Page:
Goldie 43 is a drum and bass musician and artist who lives in Hertfordshire, but 'commutes' to Montreal, where his partner lives
I met Pete in 1995 when he was an A&R guy at London Records. I thought A&R men were people paid far too much money by record companies to have long lunches, and I tarnished Pete with the same brush.
I practically barged into his office with a pit bull terrier, and said, "Sign [me] now." I'd taken [my track] "Timeless" [which is over 20 minutes long] to a few A&Rs and the test was when you would see them flinch after 10 minutes – but Pete sat through the whole thing. I thought, "That's the man for me."
I was pretty off the rails back then. I'd drive down to Pete's office, park in someone else's bay, ignore security asking me to move it, put my feet up on his desk... Everyone at the label would walk on eggshells. I was misunderstood – but Pete was my interface: he allowed me to be brought to the world in an acceptable way.
The first album [also called Timeless] went gold, though we missed out on the Mercury Prize. I was too crazy to even think about it – I was a young guy who'd been given a load of money – but Pete always said we'd been robbed.
I was the difficult one in the relationship. I could take his advice or leave it. Often I'd leave it and suffer for that. I've since learnt to listen to what someone else wants.
When it came to my second album, I think they'd been expecting Timeless Part II, but I'd made a record that was an hour long, with a 30-piece orchestra – and no one got it. We didn't really argue about it, I just said I wasn't prepared to change anything. Pete never said, "Don't do it," but he did say, "Mate, this isn't going to sell." Our friendship rolled away at that point, in quite a big way, and for about three years we didn't see each other at all.
Last summer we bumped into each other at an airport on the way to Ibiza, having both missed our flights. Typical Pete, it was no sweat. He got us rebooked, made sure I had money, looked after me. That was when he suggested working together again.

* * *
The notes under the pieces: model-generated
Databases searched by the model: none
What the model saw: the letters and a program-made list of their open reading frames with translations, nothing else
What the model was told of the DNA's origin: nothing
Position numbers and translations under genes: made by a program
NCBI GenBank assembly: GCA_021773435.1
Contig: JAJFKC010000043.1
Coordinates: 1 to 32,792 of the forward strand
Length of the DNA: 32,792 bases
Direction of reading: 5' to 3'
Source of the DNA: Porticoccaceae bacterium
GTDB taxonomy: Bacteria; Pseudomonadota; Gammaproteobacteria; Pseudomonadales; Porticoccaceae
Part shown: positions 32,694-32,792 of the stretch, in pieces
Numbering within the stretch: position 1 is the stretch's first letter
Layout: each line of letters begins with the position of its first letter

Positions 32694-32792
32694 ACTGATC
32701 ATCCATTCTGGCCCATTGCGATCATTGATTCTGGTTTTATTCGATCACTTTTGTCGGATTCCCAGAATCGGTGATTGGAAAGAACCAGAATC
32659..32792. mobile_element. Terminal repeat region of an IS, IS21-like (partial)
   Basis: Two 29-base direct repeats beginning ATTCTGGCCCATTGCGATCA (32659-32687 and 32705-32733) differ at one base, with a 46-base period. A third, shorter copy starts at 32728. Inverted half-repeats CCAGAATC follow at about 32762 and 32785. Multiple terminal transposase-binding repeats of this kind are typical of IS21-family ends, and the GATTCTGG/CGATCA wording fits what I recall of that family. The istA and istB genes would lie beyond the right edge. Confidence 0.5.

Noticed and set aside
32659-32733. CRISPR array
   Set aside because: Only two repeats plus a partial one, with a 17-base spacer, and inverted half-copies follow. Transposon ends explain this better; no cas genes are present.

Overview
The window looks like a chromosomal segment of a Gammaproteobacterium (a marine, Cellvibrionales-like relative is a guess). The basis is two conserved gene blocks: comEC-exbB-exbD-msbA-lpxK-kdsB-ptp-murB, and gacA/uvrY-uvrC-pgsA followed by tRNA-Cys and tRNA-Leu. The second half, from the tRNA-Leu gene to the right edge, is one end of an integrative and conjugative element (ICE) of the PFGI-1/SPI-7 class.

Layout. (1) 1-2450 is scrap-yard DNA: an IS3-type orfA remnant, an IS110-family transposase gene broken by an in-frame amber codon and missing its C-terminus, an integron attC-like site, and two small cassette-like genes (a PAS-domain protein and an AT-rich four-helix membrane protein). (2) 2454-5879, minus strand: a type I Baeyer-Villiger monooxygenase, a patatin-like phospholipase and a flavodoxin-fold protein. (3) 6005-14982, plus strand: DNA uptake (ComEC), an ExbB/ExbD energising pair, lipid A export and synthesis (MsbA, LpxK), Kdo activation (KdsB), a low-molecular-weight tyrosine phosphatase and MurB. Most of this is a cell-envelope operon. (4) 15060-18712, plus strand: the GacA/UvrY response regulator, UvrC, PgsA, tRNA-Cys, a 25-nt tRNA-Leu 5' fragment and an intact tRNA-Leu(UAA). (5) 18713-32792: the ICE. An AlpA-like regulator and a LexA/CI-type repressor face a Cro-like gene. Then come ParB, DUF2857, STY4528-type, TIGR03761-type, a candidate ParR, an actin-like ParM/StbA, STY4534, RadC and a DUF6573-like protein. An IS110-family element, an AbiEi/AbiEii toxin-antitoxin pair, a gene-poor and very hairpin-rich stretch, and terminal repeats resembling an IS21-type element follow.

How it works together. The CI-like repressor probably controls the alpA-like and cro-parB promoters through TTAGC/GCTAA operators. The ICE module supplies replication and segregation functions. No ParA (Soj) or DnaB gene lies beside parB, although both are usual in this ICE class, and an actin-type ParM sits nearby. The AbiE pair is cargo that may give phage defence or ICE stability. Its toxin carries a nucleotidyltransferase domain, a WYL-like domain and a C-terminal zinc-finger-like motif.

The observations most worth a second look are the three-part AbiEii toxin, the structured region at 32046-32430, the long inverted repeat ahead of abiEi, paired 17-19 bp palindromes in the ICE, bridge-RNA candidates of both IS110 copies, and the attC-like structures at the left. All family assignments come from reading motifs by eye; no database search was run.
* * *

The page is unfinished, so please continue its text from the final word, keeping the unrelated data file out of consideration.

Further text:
When I tell people, "That's the guy that signed me," they find it hard to believe. He was the quietest guy in the world. The first time I saw him on a magazine cover, I could not believe it – it was pretty weird seeing my old A&R man [in that position]. Now I'm really proud of him. He's become this great character. When I try to blow smoke up his arse he is very modest – he's always been that way. He's just a really nice guy.
Pete Tong 47 is a Radio 1 DJ who lives in south-west London with his wife and ever-changing numbers of his six children and stepchildren
Goldie was being managed by someone I knew who said he was the next big thing, so I invited him in for a meeting. He bowled in the door and was, I suppose, kind of frightening: shaved head, loads of gold teeth, gold watches, gold chains, gold ear-rings, gold knuckle-dusters – and a pitbull.
The cliché is that someone will come in with a three-minute track, and before that's even up the A&R guy will be looking at his Rolodex. I wasn't like that, but to bring in a 20-minute track – then stare you out the whole time it's playing – it tells you a lot about what he was like. A handful. But it was just this amazing piece of music and something I immediately wanted to do. We hadn't found our Massive Attack, our Soul II Soul, our success story. He caught me at the right time.
We launched him simultaneously all over the world and he made a lot of noise. We got on really well for a couple of years but then his fame started to exceed his success. He was in the papers every other day, with Meg Matthews and Noel Gallagher, Vinnie Jones, Björk or various supermodels. He started living it large.
He was like Icarus – he got too close to the sun but wasn't there for the right reasons. I wanted to pull him back and say, "Wait till you've sold a few million records because you will burn in this light." I felt helpless.
We spun into this classic second-album scenario where he was just too distracted and too mad to really deliver. We put him away in a residential studio. He went a bit bonkers and the album sounded like that.
Eventually we couldn't afford to keep him. How do you drop a friend from your label? It was difficult. Goldie took a few years to take any responsibility for it, and went into a bit of a darker place – I lost track of him while he lost track of himself.
About four or five years ago, he came back up for air, a new kind of humbled Goldie. He's been through all that and come out a lot calmer – and he'd started painting again, while recuperating after a really bad water-skiing accident. I went along to the preview [of his exhibition] and I was blown away. I said, "I'm doing this thing in Ibiza – I need artwork for the club, and I want you to be involved."
It was great to be working together again. He's strong-minded but listens to me now. There's a mutual respect, which I find very comforting. He's a good mate, one of those blokes you can count on. I'm just happy that he's happy now. n
Pete Tong's new night Wonderland opened at Eden in Ibiza last month, and will run every Friday until September. 'Pete Tong Wonderland' the CD is out now on MOS. Goldie's compilation 'Watch The Ride' is out now on HarmlessReuse content